Positivity is what the world needs right now, and Michael Kors is just the man to bring you back in time to do it right.

Portrait of Tammy Strobel

Positivity is what the world needs right now, and Michael Kors is just the man to bring you back in time to do it right.

(Clockwise from left) Manilow performing “Copacabana”. A metallic patchwork coat perfect for jetsetters. Kors with LePere. Model Patti Hansen, Kors and Barry Manilow onstage. Kors with Bella Hadid. A full shimmer dress from the collection. Backstage at the show. Kors and Hansen with Lance LePere. A glamorous disco dress from the collection. Kors with Kerry Washington and Kate Hudson. Chinese actress Qingzi Kan

It was a chilly Wednesday morning in the Big Apple, and anticipation filled the air—word had it that the Michael Kors Collection fall/winter 2019 show had more than a few surprises in store for its guests.

The disco balls hanging overhead gave an inkling that the destination was the ’70s and indeed everyone was transported back to the era of bell-bottoms, fake fur and slinky matte jersey dresses. Models paraded down the runway in feather boas, sequinemblazoned numbers, leather patchwork coats, flashy metallic tailoring and separates adorned with Studio 54 logos.

The immersive journey back to the past seemed to be complete with the appearance of ’70s supermodel and poster girl Patti Hansen. Until the curtains drew back to reveal yet another icon—legendary musician Barry Manilow performing his timeless hit “Copacabana”. The rousing strains of that disco anthem brought the crowd to its feet as Kors, Hansen and model Bella Hadid joined Manilow on stage. 

It might have been the music, it might have been the people, it might have been the clothes or probably a combination of all three but there was no doubt that Kors had successfully transcended the constraints of a midweek morning and made the world just a bit brighter with his nostalgic inspirations. He shares more about the ideas behind his latest collection.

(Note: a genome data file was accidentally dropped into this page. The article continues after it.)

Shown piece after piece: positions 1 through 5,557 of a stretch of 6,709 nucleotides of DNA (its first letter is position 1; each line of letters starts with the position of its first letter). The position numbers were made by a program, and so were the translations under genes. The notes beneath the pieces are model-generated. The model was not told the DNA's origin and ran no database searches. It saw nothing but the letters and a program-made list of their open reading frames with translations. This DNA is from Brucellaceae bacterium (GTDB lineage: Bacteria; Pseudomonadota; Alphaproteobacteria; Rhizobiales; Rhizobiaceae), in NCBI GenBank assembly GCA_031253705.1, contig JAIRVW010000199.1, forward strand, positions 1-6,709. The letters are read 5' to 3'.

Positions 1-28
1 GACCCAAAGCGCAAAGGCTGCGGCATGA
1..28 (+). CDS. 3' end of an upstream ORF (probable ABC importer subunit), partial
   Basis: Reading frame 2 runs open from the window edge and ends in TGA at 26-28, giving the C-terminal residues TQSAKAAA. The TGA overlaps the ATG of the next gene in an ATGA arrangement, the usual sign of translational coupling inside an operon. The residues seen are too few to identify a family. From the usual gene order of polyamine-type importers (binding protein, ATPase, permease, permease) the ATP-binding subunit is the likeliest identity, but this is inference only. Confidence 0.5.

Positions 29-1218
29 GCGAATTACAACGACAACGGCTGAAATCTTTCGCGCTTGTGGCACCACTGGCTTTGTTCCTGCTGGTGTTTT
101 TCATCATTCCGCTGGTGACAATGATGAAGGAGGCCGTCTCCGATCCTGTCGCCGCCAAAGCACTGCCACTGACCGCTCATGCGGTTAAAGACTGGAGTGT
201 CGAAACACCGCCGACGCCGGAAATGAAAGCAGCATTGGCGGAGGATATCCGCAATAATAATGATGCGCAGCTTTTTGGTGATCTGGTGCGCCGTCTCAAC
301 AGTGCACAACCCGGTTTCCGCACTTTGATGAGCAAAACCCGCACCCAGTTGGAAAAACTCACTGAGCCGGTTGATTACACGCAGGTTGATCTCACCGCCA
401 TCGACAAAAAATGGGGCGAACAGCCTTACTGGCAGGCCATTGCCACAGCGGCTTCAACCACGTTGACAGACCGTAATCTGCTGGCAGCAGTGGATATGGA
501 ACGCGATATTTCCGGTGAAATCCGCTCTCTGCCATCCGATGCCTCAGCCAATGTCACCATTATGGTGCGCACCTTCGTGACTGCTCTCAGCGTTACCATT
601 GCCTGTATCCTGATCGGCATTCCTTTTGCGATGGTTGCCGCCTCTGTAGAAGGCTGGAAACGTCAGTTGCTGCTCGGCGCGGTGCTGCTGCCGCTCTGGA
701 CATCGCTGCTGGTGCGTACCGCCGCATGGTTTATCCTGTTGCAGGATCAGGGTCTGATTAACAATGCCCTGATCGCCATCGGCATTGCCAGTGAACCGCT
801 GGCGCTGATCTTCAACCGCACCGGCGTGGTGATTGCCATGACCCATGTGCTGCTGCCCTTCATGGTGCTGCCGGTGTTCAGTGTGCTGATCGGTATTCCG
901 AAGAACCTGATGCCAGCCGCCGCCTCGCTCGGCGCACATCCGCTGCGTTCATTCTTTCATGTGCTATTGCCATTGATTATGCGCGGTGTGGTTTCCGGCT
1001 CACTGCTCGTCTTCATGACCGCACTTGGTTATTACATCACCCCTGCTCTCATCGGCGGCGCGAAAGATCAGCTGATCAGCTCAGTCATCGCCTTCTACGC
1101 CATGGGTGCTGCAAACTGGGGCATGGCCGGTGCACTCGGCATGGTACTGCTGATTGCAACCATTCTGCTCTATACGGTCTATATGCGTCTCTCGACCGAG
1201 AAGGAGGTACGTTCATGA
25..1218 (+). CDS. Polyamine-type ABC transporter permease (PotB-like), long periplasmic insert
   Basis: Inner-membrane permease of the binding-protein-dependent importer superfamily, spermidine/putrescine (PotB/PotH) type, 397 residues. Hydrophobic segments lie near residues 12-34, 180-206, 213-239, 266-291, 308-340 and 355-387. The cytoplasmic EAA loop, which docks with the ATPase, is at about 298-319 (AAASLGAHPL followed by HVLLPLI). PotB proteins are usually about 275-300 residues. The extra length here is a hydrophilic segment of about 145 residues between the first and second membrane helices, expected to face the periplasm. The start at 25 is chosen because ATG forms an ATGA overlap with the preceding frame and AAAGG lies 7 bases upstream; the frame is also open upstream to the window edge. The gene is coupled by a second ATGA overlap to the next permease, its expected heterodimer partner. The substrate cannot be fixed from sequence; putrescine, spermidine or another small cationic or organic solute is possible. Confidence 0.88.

Is there someone in mind who fully encompasses this collection?

There isn’t a specific person—it’s all about the attitude, which is eclectic, glamorous and optimistic. 

Tell us about your fall/winter 2019 collection. What’s the most interesting thing about it?

Probably the diversity of it. There’s truly something for everyone: From a charming ballet dancer, to disco dolly, to a power woman. It’s a very lush collection, and we had a really fun time designing it. The world is also in a complicated place right now, and I feel that fashion is about the zeitgeist—somewhat like pop culture. The purpose of fashion and us as designers is to remind people that wearing something that makes you feel confident and happy is important, especially in these times. Optimism, romance and glamour, combined with comfort and ease makes clothes modern and relevant. I don’t think this is the time for a sombre collection. These are serious times, so you’ll want uplifting clothes to tide you through.

The brand has fully embraced social media. Has the rise of technology altered the way you design?

Well, yes and no. Back in the day, we would take Polaroid shots of models in the looks and put them on the wall. Those would always be my first reaction; if it didn’t look strong in a photograph, something had to change. I no longer make a decision based on Polaroid photographs, but more of how it looks on the phone. The whole world is going to see the collection on their phones; everyone is a celebrity, everyone is on the red carpet. So in that way, it hasn’t changed all that much. However, when I design a collection now, the thought of my customers being jetsetters strongly resonates in my mind. We have coats and boots for spring/summer and silk dresses and sandals for fall/winter—everything has sort of switched, or mixed up. There aren’t fixed items for specific seasons anymore.

How have you observed a change in fashion today? Are women dressing differently?

What I see now are the two extremes: People are either very casual or very dressed up. There’s not a lot in the middle. The weather also doesn’t matter: We see sandals in Moscow and boots in Singapore. People wear what they feel right in.